Posted by The Editorial Desk / Tuesday, May 25th, 2010
After years of laying low, journeyman pizzaiolo Edan MacQuaid (that’s his grinning mug, above) stands ready to reintroduce artisan pie lovers to his particular brand of Neapolitan deliciousness at the closer-to-opening-than-ever Pizzeria Orso.
“I can’t wait to get back in front of the oven,” MacQuaid said, adding that he fully intends to hand make every pizza–all pies will be flash baked (estimated cooking time: 90 seconds at 800 degrees) in the straight-from-Naples brick oven–for the foreseeable future.
It’s that type of attention to detail that helped MacQuaid rise through the ranks at the first Pizzeria Paradiso during the early 1990s and led to his becoming one of the most sought after pie slingers in the area (he helped establish the pizza programs at 2 Amys, the original RedRocks and the now-defunct Bebo Trattoria).
MacQuaid retreated from view in 2007 to began working on the Pizzeria Orso project, devoting the past few years to recipe testing and business plan writing. And he’s convinced the fruits of his intensive research will be readily apparent to veteran pizza hounds.
“We’ve gone to really long lengths to make sure we have the most authentic product this side of Naples,” he asserted.
MacQuaid suggested, however, that he was unlikely to pursue the now fashionable Denominazione di Origine Controllata certification. But he did leave the door open to exploring the newly minted Specialita Traditionale Garantita status.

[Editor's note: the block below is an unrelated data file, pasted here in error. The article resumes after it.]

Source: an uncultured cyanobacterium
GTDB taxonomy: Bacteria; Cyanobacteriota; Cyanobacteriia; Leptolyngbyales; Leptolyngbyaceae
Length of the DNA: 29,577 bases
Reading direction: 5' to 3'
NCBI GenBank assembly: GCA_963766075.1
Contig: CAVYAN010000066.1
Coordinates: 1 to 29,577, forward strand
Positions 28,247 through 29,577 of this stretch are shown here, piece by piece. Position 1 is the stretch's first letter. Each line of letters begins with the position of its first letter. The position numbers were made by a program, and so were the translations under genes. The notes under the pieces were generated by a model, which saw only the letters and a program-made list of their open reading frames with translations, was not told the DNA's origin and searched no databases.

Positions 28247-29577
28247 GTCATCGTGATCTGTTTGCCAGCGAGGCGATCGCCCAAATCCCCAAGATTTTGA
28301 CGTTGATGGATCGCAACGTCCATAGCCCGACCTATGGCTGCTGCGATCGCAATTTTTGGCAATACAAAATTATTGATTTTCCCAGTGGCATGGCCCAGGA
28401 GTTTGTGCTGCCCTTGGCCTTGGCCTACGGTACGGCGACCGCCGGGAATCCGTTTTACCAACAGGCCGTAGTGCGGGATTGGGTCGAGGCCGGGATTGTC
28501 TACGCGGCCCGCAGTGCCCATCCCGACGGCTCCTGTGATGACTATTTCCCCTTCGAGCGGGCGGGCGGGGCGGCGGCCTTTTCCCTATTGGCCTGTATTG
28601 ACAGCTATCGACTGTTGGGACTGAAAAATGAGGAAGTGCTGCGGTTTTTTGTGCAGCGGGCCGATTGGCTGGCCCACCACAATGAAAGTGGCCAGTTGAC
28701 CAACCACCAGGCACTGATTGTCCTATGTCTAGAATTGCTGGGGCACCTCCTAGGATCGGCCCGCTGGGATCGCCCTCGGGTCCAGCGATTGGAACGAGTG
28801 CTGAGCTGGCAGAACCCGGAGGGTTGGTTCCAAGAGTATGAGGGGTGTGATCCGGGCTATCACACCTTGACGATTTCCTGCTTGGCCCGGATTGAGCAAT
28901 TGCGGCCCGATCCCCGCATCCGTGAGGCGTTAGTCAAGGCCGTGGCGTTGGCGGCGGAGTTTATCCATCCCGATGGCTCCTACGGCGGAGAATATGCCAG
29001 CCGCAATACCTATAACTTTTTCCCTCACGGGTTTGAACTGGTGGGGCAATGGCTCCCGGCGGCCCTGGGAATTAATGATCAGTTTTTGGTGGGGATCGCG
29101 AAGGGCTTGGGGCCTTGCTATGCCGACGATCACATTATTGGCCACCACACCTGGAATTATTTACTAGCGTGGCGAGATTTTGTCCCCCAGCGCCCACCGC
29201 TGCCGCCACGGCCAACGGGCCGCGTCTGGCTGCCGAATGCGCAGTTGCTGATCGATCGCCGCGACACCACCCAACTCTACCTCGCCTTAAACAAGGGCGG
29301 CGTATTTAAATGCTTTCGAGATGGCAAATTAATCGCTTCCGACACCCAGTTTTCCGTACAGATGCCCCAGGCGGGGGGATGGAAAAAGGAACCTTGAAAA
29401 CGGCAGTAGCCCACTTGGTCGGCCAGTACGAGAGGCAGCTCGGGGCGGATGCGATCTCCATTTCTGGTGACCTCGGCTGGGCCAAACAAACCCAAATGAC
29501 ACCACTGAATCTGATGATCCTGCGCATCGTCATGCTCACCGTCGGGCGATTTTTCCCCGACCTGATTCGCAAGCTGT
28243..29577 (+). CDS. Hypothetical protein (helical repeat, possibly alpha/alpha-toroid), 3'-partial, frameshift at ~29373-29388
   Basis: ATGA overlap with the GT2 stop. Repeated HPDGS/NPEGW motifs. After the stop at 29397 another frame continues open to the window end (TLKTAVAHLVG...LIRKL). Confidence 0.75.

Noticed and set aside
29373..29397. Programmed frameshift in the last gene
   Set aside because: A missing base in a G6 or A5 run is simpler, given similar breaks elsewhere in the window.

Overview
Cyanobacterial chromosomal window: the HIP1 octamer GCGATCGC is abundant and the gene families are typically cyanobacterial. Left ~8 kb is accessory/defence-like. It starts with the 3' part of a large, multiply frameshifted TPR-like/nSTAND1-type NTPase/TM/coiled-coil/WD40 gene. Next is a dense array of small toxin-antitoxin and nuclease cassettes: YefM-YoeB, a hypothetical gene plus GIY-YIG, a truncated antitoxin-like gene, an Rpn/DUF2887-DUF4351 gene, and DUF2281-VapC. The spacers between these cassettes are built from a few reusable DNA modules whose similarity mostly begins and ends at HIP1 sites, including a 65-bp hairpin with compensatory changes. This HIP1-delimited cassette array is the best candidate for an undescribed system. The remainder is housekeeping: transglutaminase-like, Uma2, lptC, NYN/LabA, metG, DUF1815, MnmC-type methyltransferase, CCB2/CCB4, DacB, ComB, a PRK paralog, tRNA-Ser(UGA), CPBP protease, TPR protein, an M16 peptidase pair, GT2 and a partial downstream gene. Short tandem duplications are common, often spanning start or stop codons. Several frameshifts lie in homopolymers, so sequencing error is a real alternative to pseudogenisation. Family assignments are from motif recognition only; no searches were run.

Pedigreed or not, everyone will get the chance to judge MacQauid’s life’s work when Orso officially comes online in the coming weeks. (A press release pitched an early June opening but MacQuaid suggested he might pull the trigger sooner, noting, “We’re ready to start producing some pizzas.”)
MacQuaid expects to get underway with around 20 specialty pies, including: classic margherita (San Marzano tomatoes, buffalo mozzarella and basil), Vera Orso (five Italian cheeses and shaved, seasonal truffles), mezzalune (1/2 margherita and 1/2 stuffed pizza), tricolore (a salami-and-cheese medley MacQuaid equated to “two calzones and a margherita.” “There’s a lot going on in that one,” he pledged”), quattro staggioni and Vesuvius (stuffed with buffalo burrata).
The near uniform 12-inch pizzas are expected to run between $6-$19.They’ll also offer homemade antipasti, fried snacks (arancini, fritto misto), specialty calzones and build-your-own pizzas.
Meanwhile, MacQuaid said his wife and partner, Thea, remains hard at work on constructing a beverage program centered around craft brews (look for four draft lines and around a dozen bottles) and Southern Italian wines.
“I can’t wait for people … to see us in action,” the long patient pie maker gushed.
Pizzeria Orso: 400 S. Maple Ave., Falls Church; 703-226-3460; www.pizzeriaorso.com. Open for lunch and dinner daily.